cells in different regions of a tumor. For example, the histone demethylase
KDM5A is at least partly responsible for a chromatin remodeling state
associated with significant resistance to EGFR inhibitors in a subpopulation of
non-squamous cell lung carcinomas. Treatment with EGFR inhibitors enriches this
subpopulation and sensitizes them to treatment with IGF-1 receptor inhibitors (9).

 

Intertumoral
Heterogeneity

Efforts
focused on analyzing the heterogeneity of metastases have frequently sought to
determine the relationship between primary tumors and metastases. Numerous
studies have demonstrated close relationships between metastases and their
primary tumors, suggesting that they are the final step of tumor progression.
For example, Bissig et al. identified a high probability of a common clonal
progenitor in 11 of 19 matched pairs of primary and metastatic renal cell
carcinomas (10). Additionally,
numerous gene expression studies have demonstrated significant similarity
between matched primary tumors and distant metastases (1,11-13). However, high degrees
of divergence have also been reported in numerous cases. For example, radically
different patterns of allelic losses, indicative of a high degree of genetic
divergence, have been reported between primary tumors and lymph node metastases
in prostate cancers (14).

 

Parallel
evolution must also be considered when assessing intertumoral heterogeneity.
Metastases can differ significantly from each other after being shaped by their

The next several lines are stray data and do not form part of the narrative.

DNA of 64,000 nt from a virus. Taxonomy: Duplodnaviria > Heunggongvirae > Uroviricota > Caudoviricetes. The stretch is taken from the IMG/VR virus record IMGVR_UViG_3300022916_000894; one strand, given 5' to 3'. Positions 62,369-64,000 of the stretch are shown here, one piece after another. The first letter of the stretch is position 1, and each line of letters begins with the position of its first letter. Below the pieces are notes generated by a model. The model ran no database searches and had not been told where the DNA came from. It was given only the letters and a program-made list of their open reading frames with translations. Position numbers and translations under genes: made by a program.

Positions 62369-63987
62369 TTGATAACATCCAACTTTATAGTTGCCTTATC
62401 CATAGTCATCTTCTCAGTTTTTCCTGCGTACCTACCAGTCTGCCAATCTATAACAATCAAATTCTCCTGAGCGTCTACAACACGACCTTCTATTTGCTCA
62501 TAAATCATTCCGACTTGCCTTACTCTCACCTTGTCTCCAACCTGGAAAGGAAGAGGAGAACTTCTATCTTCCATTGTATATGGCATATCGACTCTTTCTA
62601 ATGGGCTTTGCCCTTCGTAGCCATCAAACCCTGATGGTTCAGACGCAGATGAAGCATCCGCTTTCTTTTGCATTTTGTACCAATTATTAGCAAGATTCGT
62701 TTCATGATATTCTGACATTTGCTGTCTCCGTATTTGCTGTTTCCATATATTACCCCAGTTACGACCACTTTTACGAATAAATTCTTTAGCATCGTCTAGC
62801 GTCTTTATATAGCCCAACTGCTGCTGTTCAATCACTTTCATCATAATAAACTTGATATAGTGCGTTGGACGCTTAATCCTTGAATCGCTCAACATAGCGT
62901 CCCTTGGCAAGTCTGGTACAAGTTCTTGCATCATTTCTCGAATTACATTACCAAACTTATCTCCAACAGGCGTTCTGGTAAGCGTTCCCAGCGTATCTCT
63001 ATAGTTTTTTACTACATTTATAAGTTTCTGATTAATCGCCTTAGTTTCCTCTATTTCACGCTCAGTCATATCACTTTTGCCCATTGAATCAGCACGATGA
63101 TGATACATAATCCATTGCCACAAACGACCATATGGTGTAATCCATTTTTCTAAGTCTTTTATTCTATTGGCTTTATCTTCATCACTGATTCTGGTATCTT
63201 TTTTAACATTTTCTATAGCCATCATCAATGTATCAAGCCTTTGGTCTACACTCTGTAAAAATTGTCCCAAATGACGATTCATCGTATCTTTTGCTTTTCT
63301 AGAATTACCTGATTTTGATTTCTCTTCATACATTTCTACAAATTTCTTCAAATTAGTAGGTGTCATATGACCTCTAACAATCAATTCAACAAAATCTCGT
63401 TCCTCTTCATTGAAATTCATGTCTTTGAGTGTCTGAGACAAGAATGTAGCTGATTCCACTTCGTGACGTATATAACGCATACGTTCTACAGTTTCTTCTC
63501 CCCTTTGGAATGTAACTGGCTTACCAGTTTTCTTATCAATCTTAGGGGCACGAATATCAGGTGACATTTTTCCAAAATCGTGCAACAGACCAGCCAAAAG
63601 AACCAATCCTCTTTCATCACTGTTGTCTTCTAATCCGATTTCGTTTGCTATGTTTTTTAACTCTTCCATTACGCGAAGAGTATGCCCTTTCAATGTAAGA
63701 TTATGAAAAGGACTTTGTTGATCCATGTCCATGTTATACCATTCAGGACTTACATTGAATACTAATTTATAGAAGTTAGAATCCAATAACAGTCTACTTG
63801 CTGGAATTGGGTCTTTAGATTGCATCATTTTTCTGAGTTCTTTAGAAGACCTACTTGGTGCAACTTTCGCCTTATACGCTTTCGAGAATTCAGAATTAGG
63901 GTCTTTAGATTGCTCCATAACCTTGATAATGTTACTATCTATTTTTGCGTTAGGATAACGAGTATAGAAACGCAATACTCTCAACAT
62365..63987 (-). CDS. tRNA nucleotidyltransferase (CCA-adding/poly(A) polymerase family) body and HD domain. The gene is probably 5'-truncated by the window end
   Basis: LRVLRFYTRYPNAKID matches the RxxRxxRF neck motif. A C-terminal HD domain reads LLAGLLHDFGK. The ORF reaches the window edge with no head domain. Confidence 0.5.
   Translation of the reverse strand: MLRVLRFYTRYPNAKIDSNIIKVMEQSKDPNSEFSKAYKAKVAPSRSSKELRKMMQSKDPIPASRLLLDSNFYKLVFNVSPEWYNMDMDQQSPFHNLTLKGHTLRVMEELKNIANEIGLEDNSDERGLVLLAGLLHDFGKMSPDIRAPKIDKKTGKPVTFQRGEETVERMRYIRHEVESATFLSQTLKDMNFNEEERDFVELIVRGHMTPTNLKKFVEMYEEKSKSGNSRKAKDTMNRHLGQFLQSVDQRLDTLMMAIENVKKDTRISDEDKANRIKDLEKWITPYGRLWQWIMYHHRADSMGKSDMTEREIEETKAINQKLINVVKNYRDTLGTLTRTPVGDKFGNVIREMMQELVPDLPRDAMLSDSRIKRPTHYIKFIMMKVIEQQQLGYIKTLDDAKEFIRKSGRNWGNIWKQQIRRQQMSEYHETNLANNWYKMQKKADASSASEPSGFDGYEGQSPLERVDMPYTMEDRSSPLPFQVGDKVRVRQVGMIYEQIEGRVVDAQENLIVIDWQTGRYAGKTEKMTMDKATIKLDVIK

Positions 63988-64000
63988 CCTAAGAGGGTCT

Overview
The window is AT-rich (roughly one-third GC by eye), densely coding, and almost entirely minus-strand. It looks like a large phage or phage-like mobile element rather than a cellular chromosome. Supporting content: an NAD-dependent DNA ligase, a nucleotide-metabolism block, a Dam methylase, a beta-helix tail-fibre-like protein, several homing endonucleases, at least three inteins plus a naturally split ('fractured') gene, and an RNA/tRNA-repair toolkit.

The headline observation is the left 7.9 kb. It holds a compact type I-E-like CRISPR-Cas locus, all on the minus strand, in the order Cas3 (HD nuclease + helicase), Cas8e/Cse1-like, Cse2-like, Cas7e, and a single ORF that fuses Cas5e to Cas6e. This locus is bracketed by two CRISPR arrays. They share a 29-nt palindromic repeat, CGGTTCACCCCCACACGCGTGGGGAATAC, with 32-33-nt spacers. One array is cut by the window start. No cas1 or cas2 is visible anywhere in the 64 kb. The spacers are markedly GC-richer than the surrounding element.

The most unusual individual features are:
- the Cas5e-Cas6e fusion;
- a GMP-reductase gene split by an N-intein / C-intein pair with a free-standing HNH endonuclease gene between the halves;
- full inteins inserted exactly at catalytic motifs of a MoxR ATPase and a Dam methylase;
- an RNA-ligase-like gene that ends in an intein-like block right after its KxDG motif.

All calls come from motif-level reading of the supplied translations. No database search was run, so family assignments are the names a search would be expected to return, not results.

microenvironments. Differences in the TMEs impose different selective pressures
on tumor cells, which can result in distinct subclones dominating in different
metastases within the same patient. For example, Stoecklein et al. demonstrated
that lymph node and bone marrow metastases from esophageal cancer patients substantially
diverged from primary tumors and each other, suggesting early metastasis and parallel
evolution shaped by TME-specific selection forces (15). Brastianos et al. determined that brain metastases
(BMs) mainly from breast, lung, and renal cell carcinoma patients diverged
significantly from patient-matched non-BMs but that multiple BMs from the same
patient were highly similar (16).

 

Methods to Analyze
Tumor Heterogeneity

Assays utilized to
study tumor heterogeneity fall into two categories: focused and global. Focused
assays are simple to interpret because they typically focus on functionally
important genes. In doing so, however, these assays neglect important
information relevant to tumor heterogeneity. Genome-wide approaches produce
unbiased, comprehensive results but can be difficult to interpret because of
the volume of data generated (1).

 

Focused
assays to identify tumor heterogeneity include allelic imbalance
identification, fluorescent in situ hybridization
(FISH), and sequencing of specific genes. Detection of allelic imbalances
involves isolating DNA from macrodissected tumor tissue and germline controls.
Polymerase chain reaction (PCR) is subsequently performed on the microsatellite
regions of the DNA. By comparing the results to germline controls, it is
possible to detect alleles that have been lost or gained during the evolution of
a tumor. Due to the poor correlation between deletions and amplifications in
the genome and changes in microsatellite markers, this technique typically
requires a second confirmatory method such as FISH analysis. In this technique,